People’s Participation in Nature Conservation

Akashdeep Datta,

Our beloved earth was formed about 4.5 billion years ago. The formation of earth is a complex process and there are many theories surrounding it which I refrain from discussing as I feel it would be quite irrelevant for the readers in this article. But since the earth came into being, the earth has seen a lot of changes. The earth continuously burned with fire volcanoes at the beginning which was later cooled down. The giant Pangea broke down to form Laurasia and Gondwana which further separated to form the current scene of landmass as we see today. The collision of tectonic plates gave rise to majestic mountains like the Himalayas. On the other hand, huge peaks and landmasses broke down with the changing climates, and rivers changed their courses as sediments from the mountains changed the geographical topography.

In case of other elements of nature too, these changes have been continuously taking place. The earth first saw the advent of life on earth in water, which later also developed in the land. Reptiles changed their bodily structure and mechanism to evolve as an amazing new whole class of Aves or birds, which can fly. Those who could not survive the hardships of the environment and climate went on to become extinct. Huge mammoths which once roamed about the earth cannot be seen today.

These geographical changes are even prevalent today. On careful study, we will find that our rivers move about a cm or a few each year. So, does our continents. The sun may not set at the same horizon of the river as it sets today, a few hundred years later. The rate of natural deaths of a particular species might naturally grow, pushing it to the brink of gradual extinction, thus in turn also changing the ecological food web; further bringing changes in the population dynamics of the ecosystem at all levels in the nature. A particular species of the world might feel the sunshine today, but may no longer exist to do so a few thousand years later. A new plant species with shorter leaves and stumper branches might develop to adapt with the changing climates. An insect, which is so tiny, might change its color due to its changing environment.

All these changes are natural and absolutely normal. In fact, nature itself is dynamic. This dynamism of nature is the very characteristic that has allowed such a beautiful diversity in gene, color, species, etc. The earth and its elements have always been naturally changing and it shall keep changing.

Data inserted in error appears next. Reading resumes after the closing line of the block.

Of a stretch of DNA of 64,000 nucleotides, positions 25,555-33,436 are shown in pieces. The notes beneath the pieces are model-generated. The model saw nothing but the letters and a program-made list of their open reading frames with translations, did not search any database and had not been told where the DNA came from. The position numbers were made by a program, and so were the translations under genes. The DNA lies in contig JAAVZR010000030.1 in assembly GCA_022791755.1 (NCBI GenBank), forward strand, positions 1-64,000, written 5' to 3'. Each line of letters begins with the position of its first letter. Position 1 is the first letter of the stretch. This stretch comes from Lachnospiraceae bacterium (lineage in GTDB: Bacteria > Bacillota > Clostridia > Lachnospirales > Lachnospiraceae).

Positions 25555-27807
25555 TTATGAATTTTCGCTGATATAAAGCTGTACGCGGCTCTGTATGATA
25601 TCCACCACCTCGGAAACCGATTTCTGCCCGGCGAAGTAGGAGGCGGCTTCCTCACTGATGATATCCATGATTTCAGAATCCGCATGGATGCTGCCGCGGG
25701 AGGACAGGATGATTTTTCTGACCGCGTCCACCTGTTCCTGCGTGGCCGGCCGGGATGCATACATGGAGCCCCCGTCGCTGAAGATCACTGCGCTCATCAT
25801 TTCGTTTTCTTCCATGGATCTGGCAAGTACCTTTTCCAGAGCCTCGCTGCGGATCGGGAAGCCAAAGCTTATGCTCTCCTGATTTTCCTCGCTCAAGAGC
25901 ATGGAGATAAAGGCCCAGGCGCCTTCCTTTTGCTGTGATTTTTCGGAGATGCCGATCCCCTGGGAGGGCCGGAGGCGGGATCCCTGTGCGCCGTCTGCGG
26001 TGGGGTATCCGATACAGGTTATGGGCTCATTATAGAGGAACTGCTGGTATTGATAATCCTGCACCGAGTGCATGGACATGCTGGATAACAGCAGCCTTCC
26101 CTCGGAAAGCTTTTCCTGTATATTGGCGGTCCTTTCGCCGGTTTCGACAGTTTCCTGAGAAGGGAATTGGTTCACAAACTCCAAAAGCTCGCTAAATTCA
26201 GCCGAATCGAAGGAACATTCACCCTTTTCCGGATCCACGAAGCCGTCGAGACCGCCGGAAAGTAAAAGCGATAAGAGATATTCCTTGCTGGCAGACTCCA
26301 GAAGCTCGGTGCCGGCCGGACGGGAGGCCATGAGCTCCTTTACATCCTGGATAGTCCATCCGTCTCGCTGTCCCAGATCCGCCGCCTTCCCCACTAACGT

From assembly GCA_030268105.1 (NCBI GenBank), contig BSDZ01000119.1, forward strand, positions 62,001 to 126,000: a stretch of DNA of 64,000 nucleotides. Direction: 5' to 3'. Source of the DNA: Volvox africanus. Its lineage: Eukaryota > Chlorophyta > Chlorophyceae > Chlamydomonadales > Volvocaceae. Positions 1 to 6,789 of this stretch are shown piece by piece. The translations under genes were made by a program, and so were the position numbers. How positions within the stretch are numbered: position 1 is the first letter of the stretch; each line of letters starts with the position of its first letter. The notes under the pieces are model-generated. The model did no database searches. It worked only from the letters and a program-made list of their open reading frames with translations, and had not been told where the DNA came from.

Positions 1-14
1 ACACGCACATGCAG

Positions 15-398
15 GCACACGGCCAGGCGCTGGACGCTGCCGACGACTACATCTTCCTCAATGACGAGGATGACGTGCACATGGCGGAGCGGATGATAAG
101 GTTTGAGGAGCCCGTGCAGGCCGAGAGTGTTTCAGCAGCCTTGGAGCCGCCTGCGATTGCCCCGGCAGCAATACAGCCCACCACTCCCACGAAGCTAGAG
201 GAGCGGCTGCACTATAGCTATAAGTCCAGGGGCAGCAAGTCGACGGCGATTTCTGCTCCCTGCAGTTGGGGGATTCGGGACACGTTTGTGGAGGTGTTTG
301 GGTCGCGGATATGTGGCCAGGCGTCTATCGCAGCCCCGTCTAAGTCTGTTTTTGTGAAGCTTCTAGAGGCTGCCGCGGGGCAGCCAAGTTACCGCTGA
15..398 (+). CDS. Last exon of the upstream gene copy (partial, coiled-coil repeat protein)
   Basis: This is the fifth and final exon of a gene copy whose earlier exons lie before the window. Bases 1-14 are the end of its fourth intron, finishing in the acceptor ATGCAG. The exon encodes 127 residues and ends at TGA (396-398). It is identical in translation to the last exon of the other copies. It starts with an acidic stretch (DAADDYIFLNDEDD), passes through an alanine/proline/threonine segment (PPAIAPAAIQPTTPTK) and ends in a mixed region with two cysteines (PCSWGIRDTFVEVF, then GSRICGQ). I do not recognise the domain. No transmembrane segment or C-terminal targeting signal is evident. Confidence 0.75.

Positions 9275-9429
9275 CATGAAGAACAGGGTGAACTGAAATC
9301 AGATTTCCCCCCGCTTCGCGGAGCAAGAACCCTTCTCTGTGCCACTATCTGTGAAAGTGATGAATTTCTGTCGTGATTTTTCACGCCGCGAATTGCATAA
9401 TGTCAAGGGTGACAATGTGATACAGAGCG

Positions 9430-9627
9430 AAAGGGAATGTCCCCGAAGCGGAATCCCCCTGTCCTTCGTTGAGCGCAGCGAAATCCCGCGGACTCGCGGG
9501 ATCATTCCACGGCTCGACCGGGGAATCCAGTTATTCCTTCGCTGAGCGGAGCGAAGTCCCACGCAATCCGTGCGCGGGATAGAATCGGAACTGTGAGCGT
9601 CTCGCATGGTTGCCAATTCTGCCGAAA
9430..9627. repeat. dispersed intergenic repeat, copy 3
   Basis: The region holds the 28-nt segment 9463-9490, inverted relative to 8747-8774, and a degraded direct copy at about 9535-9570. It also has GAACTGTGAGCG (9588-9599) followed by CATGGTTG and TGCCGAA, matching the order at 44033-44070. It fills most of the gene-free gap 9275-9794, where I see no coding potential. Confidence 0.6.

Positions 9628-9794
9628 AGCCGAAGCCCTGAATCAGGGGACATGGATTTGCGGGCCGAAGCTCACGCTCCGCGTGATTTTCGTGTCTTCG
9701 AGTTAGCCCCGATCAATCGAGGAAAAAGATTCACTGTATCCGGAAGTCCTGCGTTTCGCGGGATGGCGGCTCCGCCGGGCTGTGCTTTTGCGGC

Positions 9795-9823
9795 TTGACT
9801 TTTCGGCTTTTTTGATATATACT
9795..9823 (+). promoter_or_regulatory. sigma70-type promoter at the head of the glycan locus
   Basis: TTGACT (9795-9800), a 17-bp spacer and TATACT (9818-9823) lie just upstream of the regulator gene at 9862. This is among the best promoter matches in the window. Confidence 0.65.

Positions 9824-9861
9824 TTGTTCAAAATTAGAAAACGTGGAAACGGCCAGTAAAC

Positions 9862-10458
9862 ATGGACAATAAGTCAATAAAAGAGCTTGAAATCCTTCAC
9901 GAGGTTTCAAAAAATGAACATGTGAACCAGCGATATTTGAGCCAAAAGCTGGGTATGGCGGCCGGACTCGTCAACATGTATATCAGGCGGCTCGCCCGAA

If changes are so normal, why do we see the hue and cry for conservation? Why the climate strikes? Why the conservation movements across the world? Why do we raise concerns about the melting of ice caps?

The Anomaly

To answer the above questions, we need to understand that the changes that occur in the environment have a certain pace. And to the eyes of a man, this pace is very slow. It is disturbance of this pace that leads to the ecological imbalance or unnatural environmental change. For example, the natural death of Rhinoceros can be considered as a normal process, but when the natural rate of death is disturbed due to some element unnaturally, it disturbs the natural process of changes. Rhinos will be extinct earlier than it was meant to be. Now, this change is undesirable in the eyes of Mother Earth. And by the rule of Butterfly effect, which means that small changes result in humongous consequences: even small disruptions in the normal process of environmental changes can result in humongous havoc in the world’s ecosystem.

So, what or who are the elements that have brought about this undesirable change or have disrupted the normal pace of environmental change. The simple answer to this is the anomalous species of Human beings (Homo sapiens) and its natural growth of human brain.

We all know that the human brain is competitively developed than the other species of the world. The developed human brain and the various feats and milestones achieved by human beings in a short period of time are amazing. They are greater in intelligence and more evolved and more adapted to survival. They are placed higher up in the food chain and are continuing to advance at a pace ten times greater than any other species we know of. After coming to this earth only 66 million years ago, man has developed civilizations. They have created transportation to go anywhere in the world in a few hours. They have created trains, planes, cars, spaceships, satellites, drones, skyscrapers, industries, mines, machines, fertilizers, test tube lives. Animal species that have been around for hundreds of millions of years, have never come close to creating anything like what the human beings have created in our 1000 years of civilized life.

But the big question to put forward again is- Whether this extraordinary development of human brain is normal? When we look at the evolution of human brain, for the first two-thirds of our history, the size of our ancestor’s brain was within the range of those of other apes living today. The final third of our evolution saw nearly all the action in brain size. Homo Habilis, the first of our genus Homo, who appeared 1.9 million years ago saw a modest hop in brain size; including a sudden expansion of a language connected part of the frontal lobe in the brain called ‘Bocca’s area’. The first fossil skulls of Homo erectus, 1.8 million years ago, had brains averaging a bit larger than 600 ml (which is almost twice than that of the internal volume of the skulls of Australopithecus afarensis, one of the earliest Hominini.

The exact cause of this sudden brain development of humans is still unknown; but it is believed that this sudden development could be the cause of the arrogant and extravagant nature of humans; which disbalances the ecology and the overall pace of nature or natural changes.

The solution:

(a) Conservation: